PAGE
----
When we have to win 154 of 229 seats we cannot, must not “write off” a single one!
What (and where) are those 100± seats?
They are, about:
- Fifteen to twenty in the urban centre of Greater Vancouver and it’s “inner suburbs;”
- Another ten split between urban Calgary and Edmonton;
- Ten more in Regina, Saskatoon and Winnipeg;
- More than 25 in Central Toronto and its “inner suburbs;”
- Another ten in other Ontario urban centres (e.g. Hamilton and Ottawa);
- Fifteen in urban Montreal and its “inner suburbs;”
- Ten more in smaller Eastern cities from Quebec City to Halifax.
I live in one of them, Ottawa Centre, which has a mix of people in well established city single home (often older, generally conservative folks) and young people and seniors in high rise condos, and I can guarantee that many of the young people here share some of our Conservative values ~ especially on the economy ~ but they either mistrust us on some social issues (like gay rights and abortion, which they take for granted), on the environment and on foreign policy … they do not believe that bombing is the first answer to every problem. We need to have a suite of policies that will appeal to young, often single, generally well educated, inexperienced and idealistic urban Canadians.
We need to assure them that we are a real, “big tent” party with room for a wide range of opinion ~ yes, there are Conservatives who, for example, oppose abortion for their own, moral, reasons, but there are also many of us who are supportive of very liberal social policies; yes there are Conservatives who want to “bomb ’em back into the stone age,” but there are also Conservatives who want to “give peace a chance.” The point is that we need to have a range of policies that have broad appeal and that convince young, urban Canadians that they can have a real, important voice in the Conservative Party of Canada and that they, not backroom wheeler-dealers, can make fiscally sound, socially progressive, responsible policies for Canada’s future.
One of the ways that Justin Trudeau both convinced younger, mainly urban Canadians to come out and vote and to vote Liberal was that he talked “with” them, not “at” them. It was, by and large, contrived, scripted, campaign rhetoric, but he was able to connect in ways that too many Conservatives fail to do … he’s young, hip, media-savvy, “connected” with issues that matter to many young people, even if some of them are superficial, and he’s “natural,” an extrovert who likes to engage with people, even when he’s out of his intellectual depth. It was, again, damned fine campaign tactics that we, Conservatives, need to study and emulate … we have young, smart, engaged leaders who can communicate … we need to turn them loose, to talk with young Canadians, to convince them that there is room for (almost) all of us and for (almost) all of our opinions in the Conservative Party.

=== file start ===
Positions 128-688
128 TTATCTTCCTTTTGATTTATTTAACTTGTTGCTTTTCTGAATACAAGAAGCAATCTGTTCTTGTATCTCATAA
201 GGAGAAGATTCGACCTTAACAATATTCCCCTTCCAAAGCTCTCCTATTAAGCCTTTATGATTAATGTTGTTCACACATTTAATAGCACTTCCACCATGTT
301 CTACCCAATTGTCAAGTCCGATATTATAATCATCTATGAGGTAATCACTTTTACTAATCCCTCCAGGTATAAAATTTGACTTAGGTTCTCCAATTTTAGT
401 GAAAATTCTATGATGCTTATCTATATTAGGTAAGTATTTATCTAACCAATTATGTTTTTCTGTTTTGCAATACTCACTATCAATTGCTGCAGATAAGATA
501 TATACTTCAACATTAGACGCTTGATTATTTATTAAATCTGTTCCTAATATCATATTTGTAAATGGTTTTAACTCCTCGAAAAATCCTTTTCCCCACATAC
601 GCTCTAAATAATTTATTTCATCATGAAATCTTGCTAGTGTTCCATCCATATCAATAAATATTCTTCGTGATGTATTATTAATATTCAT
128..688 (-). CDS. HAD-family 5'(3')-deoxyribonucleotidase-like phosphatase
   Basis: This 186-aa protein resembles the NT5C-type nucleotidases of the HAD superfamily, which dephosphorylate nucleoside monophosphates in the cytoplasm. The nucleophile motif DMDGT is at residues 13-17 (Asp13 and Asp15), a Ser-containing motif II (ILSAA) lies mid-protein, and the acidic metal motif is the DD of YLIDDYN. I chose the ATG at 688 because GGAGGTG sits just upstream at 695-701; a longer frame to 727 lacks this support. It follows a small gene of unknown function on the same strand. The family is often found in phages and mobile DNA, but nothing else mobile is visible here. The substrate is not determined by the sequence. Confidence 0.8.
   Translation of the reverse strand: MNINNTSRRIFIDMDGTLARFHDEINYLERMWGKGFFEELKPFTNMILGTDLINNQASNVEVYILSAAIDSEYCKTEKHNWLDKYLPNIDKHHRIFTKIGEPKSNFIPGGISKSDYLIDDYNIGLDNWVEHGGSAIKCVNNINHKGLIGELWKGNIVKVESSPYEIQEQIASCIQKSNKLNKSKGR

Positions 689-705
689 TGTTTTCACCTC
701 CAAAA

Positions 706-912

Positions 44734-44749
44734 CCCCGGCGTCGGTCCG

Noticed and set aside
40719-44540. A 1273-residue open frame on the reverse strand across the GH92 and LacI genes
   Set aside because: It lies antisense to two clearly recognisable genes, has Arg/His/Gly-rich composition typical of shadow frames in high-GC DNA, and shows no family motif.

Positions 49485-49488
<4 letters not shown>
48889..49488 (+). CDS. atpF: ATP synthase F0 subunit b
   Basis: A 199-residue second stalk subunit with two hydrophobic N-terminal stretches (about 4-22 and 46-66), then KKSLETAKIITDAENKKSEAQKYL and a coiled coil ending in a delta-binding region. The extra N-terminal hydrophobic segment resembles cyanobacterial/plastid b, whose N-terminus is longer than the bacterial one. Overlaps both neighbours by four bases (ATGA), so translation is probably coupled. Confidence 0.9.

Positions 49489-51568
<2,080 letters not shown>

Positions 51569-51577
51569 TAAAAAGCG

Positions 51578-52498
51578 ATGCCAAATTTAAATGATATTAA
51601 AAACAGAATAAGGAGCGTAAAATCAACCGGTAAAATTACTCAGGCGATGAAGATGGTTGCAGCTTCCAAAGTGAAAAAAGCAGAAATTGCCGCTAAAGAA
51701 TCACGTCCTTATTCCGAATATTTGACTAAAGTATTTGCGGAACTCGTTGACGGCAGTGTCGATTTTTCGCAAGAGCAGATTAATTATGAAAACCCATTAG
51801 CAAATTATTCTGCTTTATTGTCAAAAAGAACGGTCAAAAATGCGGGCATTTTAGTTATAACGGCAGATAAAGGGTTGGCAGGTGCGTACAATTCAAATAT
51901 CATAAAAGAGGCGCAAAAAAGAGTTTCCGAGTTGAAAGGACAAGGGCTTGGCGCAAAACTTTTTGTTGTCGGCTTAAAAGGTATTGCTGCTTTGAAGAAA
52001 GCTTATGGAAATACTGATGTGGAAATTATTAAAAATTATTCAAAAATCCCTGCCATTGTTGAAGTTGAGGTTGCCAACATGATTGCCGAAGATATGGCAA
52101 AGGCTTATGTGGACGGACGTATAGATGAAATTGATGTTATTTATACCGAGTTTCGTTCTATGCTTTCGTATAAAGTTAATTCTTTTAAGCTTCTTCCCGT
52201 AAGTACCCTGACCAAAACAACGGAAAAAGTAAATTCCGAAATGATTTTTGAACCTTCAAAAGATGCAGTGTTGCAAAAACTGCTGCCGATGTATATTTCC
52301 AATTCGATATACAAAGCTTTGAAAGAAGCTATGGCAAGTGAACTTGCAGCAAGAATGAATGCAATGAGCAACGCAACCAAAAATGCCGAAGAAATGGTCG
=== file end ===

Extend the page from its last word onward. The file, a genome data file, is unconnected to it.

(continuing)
Our task in 2019 is far less daunting than the one the Liberals faced in 2013, 14 and 15. We need to convince ‘only’ about 1,000,000 voters to switch from Liberal to Conservative. Some of them, actually many of them, have voted for us in the past: they are the working family suburbanites, often “ethnic” Canadians who decided, in 2015, that it was time for a change … we need to give them a reason to change back. Some of them are young, urban Canadians whose can be persuaded to either stay home or to split their votes between the Conservatives, Liberals and NDP. We also need to hope that the NDP gets its act together and takes back some of the 1,000,000 ‘strategic votes’ that the Liberals took from them in 2015. Finally, we need to retain the loyalty of most of the over 5,500,000 Canadians who voted for us in 2015.
If we can win about 15 to 20 seats in “Old Canada,” (Atlantic Canada and Quebec) and energize voters in “New Canada” (Ontario and the West) then we can earn 170+ seats in the next election and give Canada a sound, responsible government again.
* It’s not really my idea. I stole it from an article that noted Canadian historian Michel Bill wrote in 2000 for the Globe and Mail.